One of the most amusing quotes I came across when recently reading Hammerin' Hank, George Almighty and the Say Hey Kid, John Rosengren's engrossing portrayal of the 1973 baseball season, was this one from then-newcomer George Steinbrenner: "I am dead set against free agency. It can ruin baseball."
I'm tickled by the irony of that statement, particularly in light of yesterday's announcement that the Yankees have inked Mark Teixeira to a staggering eight-year, $180 million contract. Between Teixeira, C.C. Sabathia and A.J. Burnett, the Yanks have now committed 20 years and $423.5 million to three premium free agents, handing out massive contracts that few other teams could even consider offering. Ol' George is no longer in charge, but the free-spending philosophies that watermarked his tenure clearly persist. Through a sheer ability to outspend everybody else, the Yankees have made themselves favorites for the AL pennant, nearly ensuring that they'll return to the playoffs in 2009 after seeing their 13-year streak come to an end in '08. Is it any wonder so many people dislike the Yankees?
Perhaps I'm being melodramatic. Anything can happen, of course, but it's awfully hard to see a lineup anchored by Teixeira and Alex Rodriguez miss the playoffs when hitting for a rotation highlighted by Sabathia, Burnett and Joba Chamberlain. The Rays have a good young team that seems poised to return as a strong force next year, but the Yankees' purchase of all these top free agents certainly stacks the odds against any small-market team forced to rely on internal development to succeed.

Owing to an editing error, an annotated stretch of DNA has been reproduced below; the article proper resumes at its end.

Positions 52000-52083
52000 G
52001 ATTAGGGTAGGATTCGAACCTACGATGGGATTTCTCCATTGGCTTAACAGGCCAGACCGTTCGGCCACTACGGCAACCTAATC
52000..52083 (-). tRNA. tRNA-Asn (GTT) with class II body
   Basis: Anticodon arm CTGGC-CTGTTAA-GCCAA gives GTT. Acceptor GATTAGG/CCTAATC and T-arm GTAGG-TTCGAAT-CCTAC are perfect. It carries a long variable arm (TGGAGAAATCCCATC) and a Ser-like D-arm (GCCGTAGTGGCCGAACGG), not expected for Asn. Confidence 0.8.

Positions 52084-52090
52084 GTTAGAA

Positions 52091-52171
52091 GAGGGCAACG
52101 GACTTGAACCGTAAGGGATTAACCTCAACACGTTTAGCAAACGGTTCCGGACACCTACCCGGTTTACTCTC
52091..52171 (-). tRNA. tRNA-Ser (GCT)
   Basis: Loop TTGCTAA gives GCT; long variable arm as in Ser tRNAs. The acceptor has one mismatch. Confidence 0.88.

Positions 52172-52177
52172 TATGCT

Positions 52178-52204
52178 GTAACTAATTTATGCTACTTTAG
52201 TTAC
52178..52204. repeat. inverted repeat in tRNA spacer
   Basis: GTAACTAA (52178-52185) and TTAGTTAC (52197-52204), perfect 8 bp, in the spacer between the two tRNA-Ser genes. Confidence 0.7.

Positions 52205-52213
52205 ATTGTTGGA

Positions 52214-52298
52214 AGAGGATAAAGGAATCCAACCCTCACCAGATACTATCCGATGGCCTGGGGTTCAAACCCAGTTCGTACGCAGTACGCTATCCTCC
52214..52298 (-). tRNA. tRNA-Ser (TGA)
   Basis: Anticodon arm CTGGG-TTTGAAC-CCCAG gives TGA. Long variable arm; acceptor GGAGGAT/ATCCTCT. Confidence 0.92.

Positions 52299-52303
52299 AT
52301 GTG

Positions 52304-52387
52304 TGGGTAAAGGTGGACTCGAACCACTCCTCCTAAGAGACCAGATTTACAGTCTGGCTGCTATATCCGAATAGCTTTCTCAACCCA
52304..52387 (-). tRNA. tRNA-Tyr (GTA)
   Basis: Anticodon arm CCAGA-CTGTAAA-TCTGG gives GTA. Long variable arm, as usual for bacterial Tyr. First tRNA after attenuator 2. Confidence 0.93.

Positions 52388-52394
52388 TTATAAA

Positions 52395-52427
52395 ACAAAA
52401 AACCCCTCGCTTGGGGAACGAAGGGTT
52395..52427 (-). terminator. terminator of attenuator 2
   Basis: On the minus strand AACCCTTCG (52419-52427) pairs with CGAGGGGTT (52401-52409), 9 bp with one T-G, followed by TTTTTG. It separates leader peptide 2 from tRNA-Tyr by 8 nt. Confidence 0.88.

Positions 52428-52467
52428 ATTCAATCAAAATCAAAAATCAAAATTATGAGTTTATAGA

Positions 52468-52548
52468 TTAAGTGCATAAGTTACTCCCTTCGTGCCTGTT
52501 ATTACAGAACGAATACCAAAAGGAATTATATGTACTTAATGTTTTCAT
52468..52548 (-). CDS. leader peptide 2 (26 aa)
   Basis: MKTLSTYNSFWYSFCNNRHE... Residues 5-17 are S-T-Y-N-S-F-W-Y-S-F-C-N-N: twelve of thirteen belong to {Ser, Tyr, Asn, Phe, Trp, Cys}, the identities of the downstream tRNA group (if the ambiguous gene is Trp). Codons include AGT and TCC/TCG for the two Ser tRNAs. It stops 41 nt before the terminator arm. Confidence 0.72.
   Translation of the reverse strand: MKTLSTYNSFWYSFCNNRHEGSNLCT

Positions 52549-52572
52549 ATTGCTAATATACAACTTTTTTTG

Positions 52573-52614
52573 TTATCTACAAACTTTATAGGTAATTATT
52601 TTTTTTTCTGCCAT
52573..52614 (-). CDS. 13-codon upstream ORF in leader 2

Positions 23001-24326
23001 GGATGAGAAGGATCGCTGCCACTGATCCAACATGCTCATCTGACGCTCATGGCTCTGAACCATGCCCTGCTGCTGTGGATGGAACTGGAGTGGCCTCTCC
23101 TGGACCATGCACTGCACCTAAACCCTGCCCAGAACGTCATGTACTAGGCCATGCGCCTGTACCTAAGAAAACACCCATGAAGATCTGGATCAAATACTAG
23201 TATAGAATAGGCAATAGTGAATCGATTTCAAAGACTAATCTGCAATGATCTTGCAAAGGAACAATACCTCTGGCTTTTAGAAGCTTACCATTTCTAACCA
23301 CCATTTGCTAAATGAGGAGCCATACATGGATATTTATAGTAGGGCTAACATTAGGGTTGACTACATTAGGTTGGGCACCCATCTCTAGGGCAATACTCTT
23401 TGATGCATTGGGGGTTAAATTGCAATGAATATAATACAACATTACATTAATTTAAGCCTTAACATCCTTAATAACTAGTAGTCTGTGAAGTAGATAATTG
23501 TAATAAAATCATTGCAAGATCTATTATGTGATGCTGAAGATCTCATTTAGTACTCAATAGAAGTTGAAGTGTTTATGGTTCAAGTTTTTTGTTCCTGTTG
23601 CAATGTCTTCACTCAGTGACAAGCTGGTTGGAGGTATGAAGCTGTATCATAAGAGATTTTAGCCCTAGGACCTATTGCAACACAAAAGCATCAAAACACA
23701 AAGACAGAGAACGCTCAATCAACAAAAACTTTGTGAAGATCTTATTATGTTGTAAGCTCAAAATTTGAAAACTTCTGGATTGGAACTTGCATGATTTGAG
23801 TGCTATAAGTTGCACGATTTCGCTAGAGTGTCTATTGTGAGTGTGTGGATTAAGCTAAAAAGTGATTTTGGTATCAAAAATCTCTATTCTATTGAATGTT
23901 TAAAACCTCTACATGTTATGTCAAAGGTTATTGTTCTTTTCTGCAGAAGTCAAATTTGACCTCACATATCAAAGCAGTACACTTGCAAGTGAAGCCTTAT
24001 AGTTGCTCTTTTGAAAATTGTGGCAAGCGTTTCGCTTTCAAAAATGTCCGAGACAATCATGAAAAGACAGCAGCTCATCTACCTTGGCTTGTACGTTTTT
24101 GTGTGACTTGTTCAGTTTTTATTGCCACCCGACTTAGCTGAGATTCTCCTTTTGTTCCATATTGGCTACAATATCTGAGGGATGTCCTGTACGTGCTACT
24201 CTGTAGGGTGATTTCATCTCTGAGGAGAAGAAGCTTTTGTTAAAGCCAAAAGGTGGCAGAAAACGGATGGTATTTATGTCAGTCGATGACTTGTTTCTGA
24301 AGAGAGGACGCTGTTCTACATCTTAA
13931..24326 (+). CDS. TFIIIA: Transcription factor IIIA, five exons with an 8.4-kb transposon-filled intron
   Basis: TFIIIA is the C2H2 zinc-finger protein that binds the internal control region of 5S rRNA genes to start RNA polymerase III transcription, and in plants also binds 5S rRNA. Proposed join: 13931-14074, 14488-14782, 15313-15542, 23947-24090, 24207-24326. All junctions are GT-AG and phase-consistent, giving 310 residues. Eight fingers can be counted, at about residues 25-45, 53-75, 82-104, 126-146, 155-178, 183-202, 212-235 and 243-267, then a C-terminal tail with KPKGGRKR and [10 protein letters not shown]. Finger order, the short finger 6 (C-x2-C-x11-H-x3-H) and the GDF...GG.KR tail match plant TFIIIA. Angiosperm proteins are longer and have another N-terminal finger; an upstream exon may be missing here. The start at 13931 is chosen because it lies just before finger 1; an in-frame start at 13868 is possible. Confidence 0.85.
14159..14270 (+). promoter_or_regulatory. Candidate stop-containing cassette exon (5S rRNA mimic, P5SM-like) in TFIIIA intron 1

Of course, it's been a much quieter offseason for the Twins, who've made no moves outside of re-signing Nick Punto. Fortunately, the Twins aren't burdened with the great misfortune of playing in the same division as the Yankees, so an offseason of little movement doesn't spell doom for our hometown club.
This will probably be my only post this week. I'd like to wish everybody a wonderful holiday, and I'm sure I'll have something for next week as we review the 2008 year that was and look ahead to another great year in 2009.
Thanks, as always, for reading.